Goan mango eating technique. Just tear it apart with your hands.

The brothers who I’m staying with (Andrew’s one of them) actually make their living from selling massive ex-petrol tanks filled with cashew feni (think moonshine but nicer) to local bars, some like little pirate speakeasy’s right on the coast. I love them. Not much bigger than a cupboard and many actually looking like driftwood cupboards.  They’re packed full of rough fishermen and cheery characters and well proportioned police men (off duty I think). I like the Antique Bar (I can’t tell you where it is, it’s like buried treasure) where you expect Long John Silver to walk in at any minute with a parrot on his shoulder. They also play great blues and flamenco.

GOAN CUISINE

I’ve been regularly inspired and occasionally blown off my stool by the intensity of Goan cuisine and tonight will be my last taste of the real deal for a while. I love the coconut and the unique spice mixes, the dish Xacuti stands out, many locals I’ve spoken to make their own spice mixes and even use garam masala style blends more common up north. Vinegar (toddy, made from coconut trees) is used in a lot of cooking, gives a twang, mirroring many Portugese dishes.  That’s what I love about Goa its a mixed up place in a good way, it’s a cocktail of cultures and influences. Of course, the hippies had a big say and many locals who live near the beaches see the inner hippy still in the Westerners they meet. Like we’re all open hearted, free seekers of something else. The reality is of course now a bit different.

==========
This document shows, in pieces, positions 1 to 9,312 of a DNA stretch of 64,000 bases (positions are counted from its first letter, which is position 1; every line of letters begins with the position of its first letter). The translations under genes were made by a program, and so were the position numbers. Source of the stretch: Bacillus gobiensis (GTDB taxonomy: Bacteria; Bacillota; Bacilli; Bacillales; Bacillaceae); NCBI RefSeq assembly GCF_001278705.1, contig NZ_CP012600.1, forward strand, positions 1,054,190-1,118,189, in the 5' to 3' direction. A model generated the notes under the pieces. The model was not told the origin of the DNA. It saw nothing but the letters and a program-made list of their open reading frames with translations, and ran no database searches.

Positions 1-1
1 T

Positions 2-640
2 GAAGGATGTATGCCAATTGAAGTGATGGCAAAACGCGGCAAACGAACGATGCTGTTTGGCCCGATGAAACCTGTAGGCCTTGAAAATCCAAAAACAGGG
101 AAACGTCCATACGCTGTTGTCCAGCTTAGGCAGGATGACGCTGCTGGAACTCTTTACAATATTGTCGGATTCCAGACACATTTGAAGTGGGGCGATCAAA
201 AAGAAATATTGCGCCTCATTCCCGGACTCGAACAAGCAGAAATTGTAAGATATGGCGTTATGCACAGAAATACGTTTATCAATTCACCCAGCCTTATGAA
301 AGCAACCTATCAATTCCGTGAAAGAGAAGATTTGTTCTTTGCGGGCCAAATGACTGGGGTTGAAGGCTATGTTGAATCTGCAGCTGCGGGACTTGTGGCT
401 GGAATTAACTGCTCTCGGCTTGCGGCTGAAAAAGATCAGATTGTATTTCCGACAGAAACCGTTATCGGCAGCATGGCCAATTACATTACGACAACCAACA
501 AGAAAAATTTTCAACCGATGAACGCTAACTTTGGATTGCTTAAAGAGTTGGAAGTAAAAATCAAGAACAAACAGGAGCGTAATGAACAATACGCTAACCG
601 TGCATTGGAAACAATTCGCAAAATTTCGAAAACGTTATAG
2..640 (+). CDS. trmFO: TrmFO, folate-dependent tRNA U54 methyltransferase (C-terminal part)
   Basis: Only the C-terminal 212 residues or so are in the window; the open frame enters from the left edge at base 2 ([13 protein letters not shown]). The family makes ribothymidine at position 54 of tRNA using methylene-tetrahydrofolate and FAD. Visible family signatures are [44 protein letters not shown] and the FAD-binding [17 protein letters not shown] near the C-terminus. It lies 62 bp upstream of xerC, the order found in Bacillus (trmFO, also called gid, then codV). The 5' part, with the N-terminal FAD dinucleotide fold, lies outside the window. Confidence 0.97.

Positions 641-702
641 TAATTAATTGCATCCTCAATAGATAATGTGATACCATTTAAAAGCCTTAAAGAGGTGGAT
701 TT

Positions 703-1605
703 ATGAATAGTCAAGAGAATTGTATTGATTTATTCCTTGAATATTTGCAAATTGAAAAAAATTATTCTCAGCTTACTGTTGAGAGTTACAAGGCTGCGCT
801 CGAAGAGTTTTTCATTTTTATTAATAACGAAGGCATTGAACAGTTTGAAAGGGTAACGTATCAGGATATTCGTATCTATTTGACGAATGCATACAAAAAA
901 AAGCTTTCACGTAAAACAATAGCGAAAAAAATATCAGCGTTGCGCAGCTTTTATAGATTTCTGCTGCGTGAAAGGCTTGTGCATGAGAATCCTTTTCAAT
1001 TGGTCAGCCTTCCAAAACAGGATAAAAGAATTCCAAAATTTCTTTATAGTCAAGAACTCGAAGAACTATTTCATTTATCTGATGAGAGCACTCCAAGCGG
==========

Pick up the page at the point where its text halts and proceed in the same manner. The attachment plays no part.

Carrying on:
It’s hard to imagine, but the Portugese were the first to introduce potatoes, tomatoes, chillies, guavas and cashews to Goa and India.  This trend can be seen all over the world, the early Spanish and Portugese explorers/ conquistadors were responsible for introducing us to many of our staples that may now seem indigenous to our countries.  Vindaloo is also a Portugese dish, a name derived from the Portugese for garlic and wine.  Although Goan food is heavy on the seafood and now meat, I found loads of plant-based options and the delicious masalas and sauces can easily be used in vegan cooking.

Jane taking a closer look

One of my favourite things about riding around Goa is the generally fading Portugese architecture, so many beautiful houses, many like mini-castles.  Even the towns, with their central squares and large ex-government buildings still have a whiff of the wealthy imperial gang.  They were here for nearly 500 years after all and the coast line is dotted with their crumbling hill top forts.  Each village has at least one imposing, brilliantly white Catholic church. Most are locked but I like wandering around the graveyards.

Elsewhere in Goa there are still big dance parties a plenty but things have quitened down quite a bit and become commercialised.  You’ll find the occasional hippy playing didgeridoos and sitars, plenty of packaged tourists (mainly Russian) and people from all over India settled and taking it easy here. At weekend, Goa fills with tourists from the big cities of India looking for a little Kingfisher soaked debauchery. They find it then set fireworks off.

Patrick just said to not worry, ‘we’re all coming and going’, meaning to wait for a few minutes. I feel like that, it’s been a very Goan day. Everything has been coming and going very nicely. The sunset perfectly and the ocean was calm. Patrick also says ‘take it easy, you never know when time comes.’ as a goodbye. I think we know what that means and its true. Wherever coconut trees sway I’ve found this attitude. Take it easy before it’s too late and let things flow. So I am. You see, that’s it for me, I’m off to the Himalayas tomorrow so it’s goodbye to these…..

Goodbye Goa!

But back to the sweet onslaught of mangos that I’ve enjoyed over the past few months. I heard that in India it is said that someone with a mango tree on their land is wealthy indeed. I agree. I had three 60 footers keeping me company. I’ve felt rich beyond imagination. But things move on, I think apples are coming into season in the Himalayas……